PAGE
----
137 A.3d 128

state's market.13 Daimler makes plain that it is inconsistent with principles of due process to exercise general jurisdiction over a foreign corporation that is not “essentially at home” in a state for claims having no rational connection to the state.14 The foreign corporation in this case does not have its principal place of business in Delaware; nor is there any other plausible basis on which Delaware is essentially its home. Hence, Delaware cannot exercise general jurisdiction over it consistent with principles of due process. Furthermore, the plaintiffs concede that they cannot establish specific jurisdiction over the nonresident defendant under the long-arm statute or principles of due process. Therefore, the plaintiffs' claim must be dismissed for lack of personal jurisdiction. Accordingly, we reverse the Superior Court's judgment.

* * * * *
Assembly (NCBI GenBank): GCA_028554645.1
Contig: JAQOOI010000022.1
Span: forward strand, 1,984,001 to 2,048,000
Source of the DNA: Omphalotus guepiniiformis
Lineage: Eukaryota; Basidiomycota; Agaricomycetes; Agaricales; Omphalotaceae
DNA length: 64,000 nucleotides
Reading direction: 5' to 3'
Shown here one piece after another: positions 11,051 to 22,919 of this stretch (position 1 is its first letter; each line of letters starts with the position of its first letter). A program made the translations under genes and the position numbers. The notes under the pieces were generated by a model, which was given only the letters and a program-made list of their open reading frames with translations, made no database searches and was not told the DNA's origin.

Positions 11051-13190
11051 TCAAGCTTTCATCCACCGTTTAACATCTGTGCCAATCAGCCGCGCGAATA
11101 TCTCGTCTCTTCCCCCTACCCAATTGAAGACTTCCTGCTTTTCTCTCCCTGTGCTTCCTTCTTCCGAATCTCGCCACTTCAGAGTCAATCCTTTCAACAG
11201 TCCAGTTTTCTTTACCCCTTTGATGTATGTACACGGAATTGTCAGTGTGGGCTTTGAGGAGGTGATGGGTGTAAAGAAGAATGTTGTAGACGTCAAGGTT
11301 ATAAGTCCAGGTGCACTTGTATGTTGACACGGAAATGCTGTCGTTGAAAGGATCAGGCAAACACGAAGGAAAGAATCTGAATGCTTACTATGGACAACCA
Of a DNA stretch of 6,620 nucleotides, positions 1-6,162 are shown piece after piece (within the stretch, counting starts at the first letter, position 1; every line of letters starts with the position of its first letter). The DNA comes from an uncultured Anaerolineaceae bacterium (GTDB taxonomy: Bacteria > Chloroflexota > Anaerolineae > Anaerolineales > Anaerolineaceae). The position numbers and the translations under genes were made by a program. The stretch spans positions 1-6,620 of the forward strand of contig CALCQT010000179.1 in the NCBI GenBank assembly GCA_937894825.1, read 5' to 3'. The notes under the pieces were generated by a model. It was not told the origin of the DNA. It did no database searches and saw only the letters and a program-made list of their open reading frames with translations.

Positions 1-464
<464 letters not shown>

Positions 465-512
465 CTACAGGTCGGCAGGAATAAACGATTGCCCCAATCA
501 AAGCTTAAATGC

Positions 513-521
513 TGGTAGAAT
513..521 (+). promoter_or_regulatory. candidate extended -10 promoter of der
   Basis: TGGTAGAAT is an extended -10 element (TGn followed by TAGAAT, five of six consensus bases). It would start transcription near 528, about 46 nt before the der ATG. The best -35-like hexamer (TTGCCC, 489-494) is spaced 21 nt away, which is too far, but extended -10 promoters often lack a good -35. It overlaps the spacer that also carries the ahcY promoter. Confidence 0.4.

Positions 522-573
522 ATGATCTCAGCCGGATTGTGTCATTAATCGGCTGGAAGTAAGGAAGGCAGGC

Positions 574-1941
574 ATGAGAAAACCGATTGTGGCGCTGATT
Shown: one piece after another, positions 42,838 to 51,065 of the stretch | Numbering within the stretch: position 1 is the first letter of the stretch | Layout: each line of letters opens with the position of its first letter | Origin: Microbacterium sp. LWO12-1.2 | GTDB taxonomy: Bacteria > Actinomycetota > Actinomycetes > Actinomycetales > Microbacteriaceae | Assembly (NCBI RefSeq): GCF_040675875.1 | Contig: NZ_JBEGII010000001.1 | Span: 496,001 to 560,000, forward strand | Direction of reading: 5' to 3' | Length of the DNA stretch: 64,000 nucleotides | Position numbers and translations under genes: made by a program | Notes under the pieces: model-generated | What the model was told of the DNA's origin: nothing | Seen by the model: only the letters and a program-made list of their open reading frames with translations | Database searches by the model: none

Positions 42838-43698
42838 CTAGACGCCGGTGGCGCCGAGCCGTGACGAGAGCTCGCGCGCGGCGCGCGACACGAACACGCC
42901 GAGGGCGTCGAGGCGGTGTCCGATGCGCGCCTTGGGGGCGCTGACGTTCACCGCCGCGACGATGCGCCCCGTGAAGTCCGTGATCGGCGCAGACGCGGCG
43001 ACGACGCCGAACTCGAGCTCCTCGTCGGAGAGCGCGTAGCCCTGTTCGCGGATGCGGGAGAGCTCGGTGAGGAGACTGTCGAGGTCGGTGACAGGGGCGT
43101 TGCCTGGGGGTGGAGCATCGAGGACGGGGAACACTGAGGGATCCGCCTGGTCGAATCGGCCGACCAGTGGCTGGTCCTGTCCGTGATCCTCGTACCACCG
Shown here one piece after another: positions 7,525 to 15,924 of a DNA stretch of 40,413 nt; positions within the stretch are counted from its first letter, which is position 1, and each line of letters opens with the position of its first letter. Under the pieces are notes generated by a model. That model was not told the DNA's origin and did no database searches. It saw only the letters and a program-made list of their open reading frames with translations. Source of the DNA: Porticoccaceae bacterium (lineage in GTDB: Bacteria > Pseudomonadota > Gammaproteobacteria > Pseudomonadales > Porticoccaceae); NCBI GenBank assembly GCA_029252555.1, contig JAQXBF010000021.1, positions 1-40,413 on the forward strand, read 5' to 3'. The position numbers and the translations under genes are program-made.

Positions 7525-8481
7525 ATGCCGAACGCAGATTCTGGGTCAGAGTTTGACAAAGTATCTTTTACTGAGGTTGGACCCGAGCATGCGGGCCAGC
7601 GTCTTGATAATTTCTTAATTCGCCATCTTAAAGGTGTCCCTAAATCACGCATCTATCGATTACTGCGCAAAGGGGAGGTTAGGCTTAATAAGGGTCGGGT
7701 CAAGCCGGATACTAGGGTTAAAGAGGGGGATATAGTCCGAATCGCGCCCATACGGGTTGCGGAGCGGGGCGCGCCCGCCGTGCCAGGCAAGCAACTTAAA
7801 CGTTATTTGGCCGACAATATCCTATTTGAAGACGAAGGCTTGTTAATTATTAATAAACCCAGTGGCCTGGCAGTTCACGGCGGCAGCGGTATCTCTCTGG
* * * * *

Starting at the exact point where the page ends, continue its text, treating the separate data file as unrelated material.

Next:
The personal jurisdiction issue before us arises out of claims for wrongful exposure to asbestos. The plaintiffs-appellants, Ralph and Sandra Cepec, are residents of Georgia. The seven defendants are companies associated with the manufacture, distribution, or installation of products containing asbestos. One of the defendants is Genuine Parts Company. Between approximately 1988 and 1991, Ralph worked for Genuine Parts in a warehouse in Jacksonville, Florida.

In 2015, the Georgia plaintiffs sued the defendants in Delaware. Five of the seven defendants are Delaware corporations. Genuine Parts, however, is a Georgia corporation whose principal place of business is in Atlanta. That is, Genuine Parts is, like the Cepecs, at home in Georgia, not in Delaware. Nationally, Genuine Parts is known for operating NAPA auto-parts stores. It has never had a corporate office in Delaware, does not conduct its board or shareholder meetings in this state, and does not have any officers here. According to Genuine Parts, fewer than 1% of its employees work in Delaware, fewer than 1% of its auto-parts stores are here, and less than 1% of its revenue comes from our state. Genuine Parts is properly registered to do business in Delaware under § 371 and has a designated agent for service of process in Wilmington in accordance with § 376.